Susan Parry, who raised three boys in a top public school system on Mercer Island, outside Seattle, in the 1990s, said teachers pushed her into having her feisty son Andy evaluated for A.D.H.D. She said one teacher told her that her own twins were thriving on Ritalin.
Mrs. Parry still has the pamphlet given to her by the school psychologist, which states: “Parents should be aware that these medicines do not ‘drug’ or ‘alter’ the brain of the child. They make the child ‘normal.’ ” She and her husband, Michael, put Andy on Ritalin. The Parrys later noticed that on the back of the pamphlet, in small type, was the logo of Ciba-Geigy. A school official told them in a letter, which they provided to The Times, that the materials had been given to the district by a Ciba representative.
“They couldn’t advertise to the general public yet,” said Michael Parry, adding that his son never had A.D.H.D. and after three years was taken off Ritalin because of sleep problems and heart palpitations. “But somebody came up with this idea, which was genius. I definitely felt seduced and enticed. I’d say baited.”
Although proper A.D.H.D. diagnoses and medication have helped millions of children lead more productive lives, concerns remain that questionable diagnoses carry unappreciated costs.
“They were telling me, ‘Honey, there’s something wrong with your brain and this little pill’s going to fix everything,’ ” said Micaela Kimball, who received the diagnosis in 1997 as a high school freshman in Ithaca, N.Y., and is now a freelance writer in Boston. “It changed my whole self-image, and it took me years to get out from under that.”
Today, 1 in 7 children receives a diagnosis of the disorder by the age of 18. As these teenagers graduate into adulthood, drug companies are looking to keep their business.
The New Frontier: Adults
The studio audience roared with excitement two years ago as Ty Pennington, host of “The Revolution” on ABC, demonstrated how having adult A.D.H.D. felt to him. He staged two people struggling to play Ping-Pong with several balls at once while reciting the alphabet backward, as a crowd clapped and laughed. Then things got serious.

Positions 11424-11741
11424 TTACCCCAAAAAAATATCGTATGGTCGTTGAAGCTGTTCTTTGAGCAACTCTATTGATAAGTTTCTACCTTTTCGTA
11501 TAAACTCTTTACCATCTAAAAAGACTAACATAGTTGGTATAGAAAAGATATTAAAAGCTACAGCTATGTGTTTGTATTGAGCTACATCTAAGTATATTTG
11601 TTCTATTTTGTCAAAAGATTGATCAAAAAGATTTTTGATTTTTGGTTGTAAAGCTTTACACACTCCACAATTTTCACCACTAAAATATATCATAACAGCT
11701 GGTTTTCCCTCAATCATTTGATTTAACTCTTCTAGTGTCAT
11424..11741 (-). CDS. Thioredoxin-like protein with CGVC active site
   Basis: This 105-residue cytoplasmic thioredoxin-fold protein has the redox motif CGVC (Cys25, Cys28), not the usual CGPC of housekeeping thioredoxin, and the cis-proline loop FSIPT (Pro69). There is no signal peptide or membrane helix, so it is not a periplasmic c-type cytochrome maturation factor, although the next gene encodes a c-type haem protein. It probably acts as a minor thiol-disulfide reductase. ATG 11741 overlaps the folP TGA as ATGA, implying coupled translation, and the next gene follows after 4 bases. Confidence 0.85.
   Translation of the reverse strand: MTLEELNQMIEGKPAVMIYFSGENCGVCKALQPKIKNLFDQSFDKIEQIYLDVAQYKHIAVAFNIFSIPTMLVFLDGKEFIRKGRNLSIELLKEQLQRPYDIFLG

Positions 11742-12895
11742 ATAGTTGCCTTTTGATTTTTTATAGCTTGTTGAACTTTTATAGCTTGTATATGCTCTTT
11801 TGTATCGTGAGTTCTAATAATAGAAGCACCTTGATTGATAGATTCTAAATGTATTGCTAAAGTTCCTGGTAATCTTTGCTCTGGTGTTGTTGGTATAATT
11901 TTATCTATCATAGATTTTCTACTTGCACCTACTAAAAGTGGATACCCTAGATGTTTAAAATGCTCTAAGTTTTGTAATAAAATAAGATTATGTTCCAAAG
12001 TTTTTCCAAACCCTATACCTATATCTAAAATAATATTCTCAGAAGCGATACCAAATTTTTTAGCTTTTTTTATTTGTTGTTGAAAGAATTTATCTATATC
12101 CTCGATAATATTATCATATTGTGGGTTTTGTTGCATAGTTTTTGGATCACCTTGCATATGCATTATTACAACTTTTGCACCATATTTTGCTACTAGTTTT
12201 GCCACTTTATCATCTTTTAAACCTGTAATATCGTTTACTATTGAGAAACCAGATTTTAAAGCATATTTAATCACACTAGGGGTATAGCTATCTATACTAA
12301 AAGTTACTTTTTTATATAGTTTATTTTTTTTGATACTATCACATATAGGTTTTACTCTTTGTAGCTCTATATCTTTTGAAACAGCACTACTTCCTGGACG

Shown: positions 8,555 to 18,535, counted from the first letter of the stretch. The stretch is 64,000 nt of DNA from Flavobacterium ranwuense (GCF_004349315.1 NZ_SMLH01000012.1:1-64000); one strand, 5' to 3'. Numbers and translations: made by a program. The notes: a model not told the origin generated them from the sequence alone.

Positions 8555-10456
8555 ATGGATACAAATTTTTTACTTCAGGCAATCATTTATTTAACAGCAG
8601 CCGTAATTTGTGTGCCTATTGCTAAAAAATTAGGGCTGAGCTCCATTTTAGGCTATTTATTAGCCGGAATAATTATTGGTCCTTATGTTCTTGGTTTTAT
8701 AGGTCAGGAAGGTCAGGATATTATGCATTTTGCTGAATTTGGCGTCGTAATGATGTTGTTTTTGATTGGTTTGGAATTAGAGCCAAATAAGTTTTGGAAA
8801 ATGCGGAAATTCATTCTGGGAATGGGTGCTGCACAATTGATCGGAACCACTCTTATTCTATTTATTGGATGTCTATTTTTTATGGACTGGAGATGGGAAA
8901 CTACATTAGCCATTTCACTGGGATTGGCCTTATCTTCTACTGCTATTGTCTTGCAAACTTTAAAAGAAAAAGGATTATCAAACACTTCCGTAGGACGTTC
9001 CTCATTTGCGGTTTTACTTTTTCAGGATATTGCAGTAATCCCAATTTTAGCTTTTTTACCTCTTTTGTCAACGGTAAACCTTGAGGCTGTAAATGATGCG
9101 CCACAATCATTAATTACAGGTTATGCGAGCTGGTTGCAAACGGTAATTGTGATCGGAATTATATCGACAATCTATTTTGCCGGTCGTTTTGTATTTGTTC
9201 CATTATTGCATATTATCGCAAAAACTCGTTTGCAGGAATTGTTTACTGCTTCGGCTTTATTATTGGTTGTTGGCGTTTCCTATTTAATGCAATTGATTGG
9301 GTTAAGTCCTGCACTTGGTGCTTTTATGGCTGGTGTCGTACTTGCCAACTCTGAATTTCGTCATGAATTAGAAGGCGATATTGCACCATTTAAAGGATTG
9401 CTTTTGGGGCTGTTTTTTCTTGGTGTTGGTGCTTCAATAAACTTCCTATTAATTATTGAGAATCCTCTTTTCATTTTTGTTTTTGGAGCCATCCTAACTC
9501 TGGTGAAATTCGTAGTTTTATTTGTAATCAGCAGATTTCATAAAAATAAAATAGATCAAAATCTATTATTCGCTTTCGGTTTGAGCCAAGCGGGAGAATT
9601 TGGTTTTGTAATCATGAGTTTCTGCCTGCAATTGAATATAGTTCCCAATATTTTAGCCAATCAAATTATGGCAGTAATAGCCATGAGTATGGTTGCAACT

A psychiatrist on the program said that “the prison population is full of people with undiagnosed A.D.H.D.” He told viewers, “Go get this diagnosis” so “you can skyrocket.” He said that stimulant medication was effective and “safer than aspirin.”
No one mentioned that Mr. Pennington had been a paid spokesman for Shire from 2006 to 2008. His Adderall XR video testimonials – the medication “literally changed my life” and “gave me confidence,” he said in a 2008 ad — had drawn an F.D.A. reprimand for overstating Adderall’s effects while omitting all risks.
Mr. Pennington said through a spokeswoman: “I am not a medical expert. I am a television host.”
Many experts agree that the disorder was dismissed for too long as affecting only children. Estimates of the prevalence of adult A.D.H.D. in the United States -- derived through research often backed by pharmaceutical companies -- have typically ranged from 3 to 5 percent. Given that adults far outnumber children, this suggests that the adult market could be twice as large.
Because many doctors and potential patients did not think adults could have A.D.H.D., drug companies sold the concept of the disorder as much as their medications for it.
“The fastest-growing segment of the market now is the new adults who were never diagnosed,” Angus Russell told Bloomberg TV in 2011 when he was Shire’s chief executive. Nearly 16 million prescriptions for A.D.H.D. medications were written for people ages 20 to 39 in 2012, close to triple the 5.6 million just five years before, according to IMS Health. No data show how many patients those prescriptions represent, but some experts have estimated two million.